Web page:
The very first thing I check is if the character is on the ground. If they're on the ground then there's no need to check for any of this stuff. If the character is not on the ground, I check to see if the character has already been "boosted." Basically I only want to boost the character into the space once per time they're trying to navigate into it. Without this check the character will be boosted multiple times and end up awkwardly and noticeably sliding into the space. The whole trick is to have the player not notice we're doing this! You'll notice that later I reset the boosted flag if the player is on the ground, or if they're against a wall.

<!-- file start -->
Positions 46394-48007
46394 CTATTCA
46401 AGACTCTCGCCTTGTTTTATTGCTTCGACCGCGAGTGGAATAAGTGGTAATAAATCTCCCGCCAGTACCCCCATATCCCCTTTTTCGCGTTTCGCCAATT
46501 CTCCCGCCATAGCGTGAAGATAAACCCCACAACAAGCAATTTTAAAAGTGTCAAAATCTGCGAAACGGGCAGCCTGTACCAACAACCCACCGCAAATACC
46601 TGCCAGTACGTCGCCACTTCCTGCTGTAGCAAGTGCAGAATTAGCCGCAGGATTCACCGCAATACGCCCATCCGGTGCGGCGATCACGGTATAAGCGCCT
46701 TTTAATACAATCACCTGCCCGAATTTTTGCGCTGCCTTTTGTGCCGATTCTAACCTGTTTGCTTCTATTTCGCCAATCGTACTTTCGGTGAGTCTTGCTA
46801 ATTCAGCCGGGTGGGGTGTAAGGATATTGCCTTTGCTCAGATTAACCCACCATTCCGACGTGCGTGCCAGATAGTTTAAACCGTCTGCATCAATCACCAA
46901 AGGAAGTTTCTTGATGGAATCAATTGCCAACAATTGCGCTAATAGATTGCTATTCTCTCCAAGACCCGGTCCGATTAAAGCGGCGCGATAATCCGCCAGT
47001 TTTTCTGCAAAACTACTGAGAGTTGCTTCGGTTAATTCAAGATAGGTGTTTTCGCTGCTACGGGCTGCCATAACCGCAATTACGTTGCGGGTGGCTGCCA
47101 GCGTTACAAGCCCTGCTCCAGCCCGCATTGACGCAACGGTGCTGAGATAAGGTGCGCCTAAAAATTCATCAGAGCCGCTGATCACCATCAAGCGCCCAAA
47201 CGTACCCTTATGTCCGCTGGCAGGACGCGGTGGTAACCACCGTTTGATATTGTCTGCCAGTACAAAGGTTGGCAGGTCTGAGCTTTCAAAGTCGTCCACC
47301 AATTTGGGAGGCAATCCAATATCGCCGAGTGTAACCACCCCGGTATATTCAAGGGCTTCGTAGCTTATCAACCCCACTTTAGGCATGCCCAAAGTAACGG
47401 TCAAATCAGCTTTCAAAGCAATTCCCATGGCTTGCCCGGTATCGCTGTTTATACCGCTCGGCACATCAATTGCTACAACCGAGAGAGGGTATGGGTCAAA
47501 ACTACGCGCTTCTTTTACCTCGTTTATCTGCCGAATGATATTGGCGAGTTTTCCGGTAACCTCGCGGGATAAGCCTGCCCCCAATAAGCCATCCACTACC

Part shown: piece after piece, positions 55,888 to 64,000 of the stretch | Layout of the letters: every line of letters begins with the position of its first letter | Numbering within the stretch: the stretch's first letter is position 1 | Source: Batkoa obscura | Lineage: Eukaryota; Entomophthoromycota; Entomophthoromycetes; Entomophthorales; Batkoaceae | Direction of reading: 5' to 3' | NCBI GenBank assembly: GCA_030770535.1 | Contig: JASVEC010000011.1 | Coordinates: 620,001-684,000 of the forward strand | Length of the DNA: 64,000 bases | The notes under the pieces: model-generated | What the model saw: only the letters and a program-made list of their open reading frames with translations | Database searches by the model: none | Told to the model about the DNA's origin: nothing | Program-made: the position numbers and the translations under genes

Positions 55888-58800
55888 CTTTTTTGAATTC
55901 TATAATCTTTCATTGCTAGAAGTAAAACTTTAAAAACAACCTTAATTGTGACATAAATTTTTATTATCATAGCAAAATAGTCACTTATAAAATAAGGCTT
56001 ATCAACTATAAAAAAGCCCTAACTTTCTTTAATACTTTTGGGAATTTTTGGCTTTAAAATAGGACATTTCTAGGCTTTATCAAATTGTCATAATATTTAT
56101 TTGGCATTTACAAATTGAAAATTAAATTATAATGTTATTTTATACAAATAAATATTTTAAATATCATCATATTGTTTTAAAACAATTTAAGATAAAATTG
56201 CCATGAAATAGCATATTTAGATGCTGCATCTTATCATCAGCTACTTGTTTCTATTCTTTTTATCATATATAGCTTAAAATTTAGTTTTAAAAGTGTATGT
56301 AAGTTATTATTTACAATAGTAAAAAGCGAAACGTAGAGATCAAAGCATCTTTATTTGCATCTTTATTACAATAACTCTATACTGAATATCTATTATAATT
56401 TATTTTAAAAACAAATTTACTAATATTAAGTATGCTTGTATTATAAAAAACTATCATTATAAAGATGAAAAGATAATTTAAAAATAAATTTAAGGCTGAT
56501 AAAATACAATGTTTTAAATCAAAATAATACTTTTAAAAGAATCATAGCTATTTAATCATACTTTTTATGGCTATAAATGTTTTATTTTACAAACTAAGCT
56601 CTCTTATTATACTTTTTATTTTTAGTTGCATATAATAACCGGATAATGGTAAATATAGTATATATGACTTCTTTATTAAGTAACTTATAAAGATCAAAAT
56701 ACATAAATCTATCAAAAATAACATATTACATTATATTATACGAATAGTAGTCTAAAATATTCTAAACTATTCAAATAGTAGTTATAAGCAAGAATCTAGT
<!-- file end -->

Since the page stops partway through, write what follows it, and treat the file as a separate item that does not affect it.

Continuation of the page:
If the player is off the ground, and not yet boosted, then the fun begins. First I store the original Y position of the character, and then figure out how many pixels are going to be checked. For example, if the character is moving at a speed of 10 pixels per frame, that means I need to store the original Y of the character and then test the next 10 pixels of the character's potential movement. Keep in mind that this happening before the character actually moves those 10 pixels this frame.

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Now I go ahead and check every pixel the character is going to potentially move to. The gridX and gridY values correspond to the character's position on the tile grid. In the case of this game it was a 16 x 16 grid. I also add 8 so that the character is centered in the grid space. I'm going to use this to test for occupied or open tiles to see if there is an opening that the player is trying to squeeze into.

Image